Brian Joss – The deaths of three teenagers who were killed in KwaZulu-Natal after a taxi driver skipped a red light and collided with them, has highlighted the culture of reckless driving in the country.
” The unfortunate truth is that such reckless driving is not limited to that part of South Africa but is a national pandemic,” said Eugen Herbert, managing director of MasterDrive.
Many drivers in South Africa treat road regulations as mere suggestions rather than rules to drive by. Herbert, explains: “Most drivers automatically assume only taxi drivers break the law and admittedly, they are often culprits. Yet, they are not the only ones at fault. Not coming to a complete stop at stop signs, driving in yellow lines, distracted driving and not giving way to pedestrians are all rules that many motorists disobey daily.
“After an incident as horrifying and tragic as this one, all drivers need reassess their own driving and question how many times they are guilty of disobeying a road rule, no matter how small. South Africa has a culture of drivers who believe they can break the law because other drivers do and get away with it.”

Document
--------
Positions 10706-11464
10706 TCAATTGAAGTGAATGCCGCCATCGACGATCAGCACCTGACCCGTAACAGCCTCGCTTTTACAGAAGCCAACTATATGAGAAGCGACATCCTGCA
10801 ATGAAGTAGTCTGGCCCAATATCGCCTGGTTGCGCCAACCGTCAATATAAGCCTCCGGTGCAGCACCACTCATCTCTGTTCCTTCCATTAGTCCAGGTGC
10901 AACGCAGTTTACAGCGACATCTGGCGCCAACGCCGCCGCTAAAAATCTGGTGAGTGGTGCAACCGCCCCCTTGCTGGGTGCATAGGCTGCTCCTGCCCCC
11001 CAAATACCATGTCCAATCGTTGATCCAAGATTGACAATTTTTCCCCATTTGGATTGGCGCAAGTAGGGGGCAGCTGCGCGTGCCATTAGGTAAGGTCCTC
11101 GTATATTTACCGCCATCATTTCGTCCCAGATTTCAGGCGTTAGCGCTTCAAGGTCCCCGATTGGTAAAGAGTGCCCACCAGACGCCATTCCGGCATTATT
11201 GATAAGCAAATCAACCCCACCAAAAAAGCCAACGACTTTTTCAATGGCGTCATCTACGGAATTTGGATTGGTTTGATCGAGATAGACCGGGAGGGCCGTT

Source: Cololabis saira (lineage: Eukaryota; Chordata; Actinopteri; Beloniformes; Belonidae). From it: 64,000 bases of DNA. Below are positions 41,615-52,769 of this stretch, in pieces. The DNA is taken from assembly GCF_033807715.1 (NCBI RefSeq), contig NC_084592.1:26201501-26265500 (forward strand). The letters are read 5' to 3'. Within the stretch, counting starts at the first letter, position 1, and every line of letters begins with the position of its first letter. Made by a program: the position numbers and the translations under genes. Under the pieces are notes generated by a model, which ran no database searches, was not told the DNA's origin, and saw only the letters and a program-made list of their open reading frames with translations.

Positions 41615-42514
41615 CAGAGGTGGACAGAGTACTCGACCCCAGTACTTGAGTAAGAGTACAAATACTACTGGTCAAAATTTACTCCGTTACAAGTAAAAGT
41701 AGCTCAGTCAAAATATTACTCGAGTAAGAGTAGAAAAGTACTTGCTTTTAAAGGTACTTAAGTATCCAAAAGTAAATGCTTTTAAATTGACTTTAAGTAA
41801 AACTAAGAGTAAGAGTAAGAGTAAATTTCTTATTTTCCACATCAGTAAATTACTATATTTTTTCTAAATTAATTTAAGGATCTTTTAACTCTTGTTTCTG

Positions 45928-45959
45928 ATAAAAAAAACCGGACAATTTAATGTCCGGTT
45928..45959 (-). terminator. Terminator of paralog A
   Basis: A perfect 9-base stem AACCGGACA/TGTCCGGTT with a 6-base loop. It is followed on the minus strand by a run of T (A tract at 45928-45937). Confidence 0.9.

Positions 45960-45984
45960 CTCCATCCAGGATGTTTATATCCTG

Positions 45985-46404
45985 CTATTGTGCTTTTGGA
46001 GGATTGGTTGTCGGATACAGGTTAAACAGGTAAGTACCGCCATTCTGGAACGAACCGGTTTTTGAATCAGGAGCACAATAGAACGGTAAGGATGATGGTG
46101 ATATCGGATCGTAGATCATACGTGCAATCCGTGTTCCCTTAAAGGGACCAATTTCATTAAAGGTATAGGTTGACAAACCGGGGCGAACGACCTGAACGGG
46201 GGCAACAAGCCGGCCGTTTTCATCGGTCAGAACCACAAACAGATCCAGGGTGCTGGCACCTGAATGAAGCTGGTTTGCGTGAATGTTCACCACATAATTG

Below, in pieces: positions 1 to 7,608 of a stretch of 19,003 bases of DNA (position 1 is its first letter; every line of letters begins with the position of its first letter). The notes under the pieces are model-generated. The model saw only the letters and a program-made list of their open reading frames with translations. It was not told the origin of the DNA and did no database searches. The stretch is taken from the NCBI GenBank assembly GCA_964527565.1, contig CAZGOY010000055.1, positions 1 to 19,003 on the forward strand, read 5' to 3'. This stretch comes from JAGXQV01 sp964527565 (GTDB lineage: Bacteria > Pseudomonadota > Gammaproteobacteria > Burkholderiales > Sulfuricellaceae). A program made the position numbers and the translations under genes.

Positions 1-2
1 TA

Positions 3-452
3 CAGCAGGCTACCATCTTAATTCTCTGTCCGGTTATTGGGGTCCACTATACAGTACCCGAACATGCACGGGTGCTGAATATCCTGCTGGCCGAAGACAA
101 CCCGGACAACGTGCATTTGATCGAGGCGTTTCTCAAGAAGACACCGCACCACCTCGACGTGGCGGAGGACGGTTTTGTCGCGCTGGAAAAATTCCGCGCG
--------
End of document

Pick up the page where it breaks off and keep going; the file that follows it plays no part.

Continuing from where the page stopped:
Instead South African drivers should play their role in developing safer roads. “Every driver needs to commit to driving defensively, courteously and, importantly, within the confines of the law. Part of the reason road fatalities are much lower in many first world countries is because drivers take the law seriously. It is time for South African drivers to start creating their own culture of safe driving.
“As a nation we have been left horrified by what happened to the teenagers in KwaZulu Natal. Let it be powerful motivation to any driver, who breaks the law, to change their behaviour,” said Herbert.
CAPTION: Seeing red: many motorists ignore traffic signals. Picture: Pixabay/Motorpress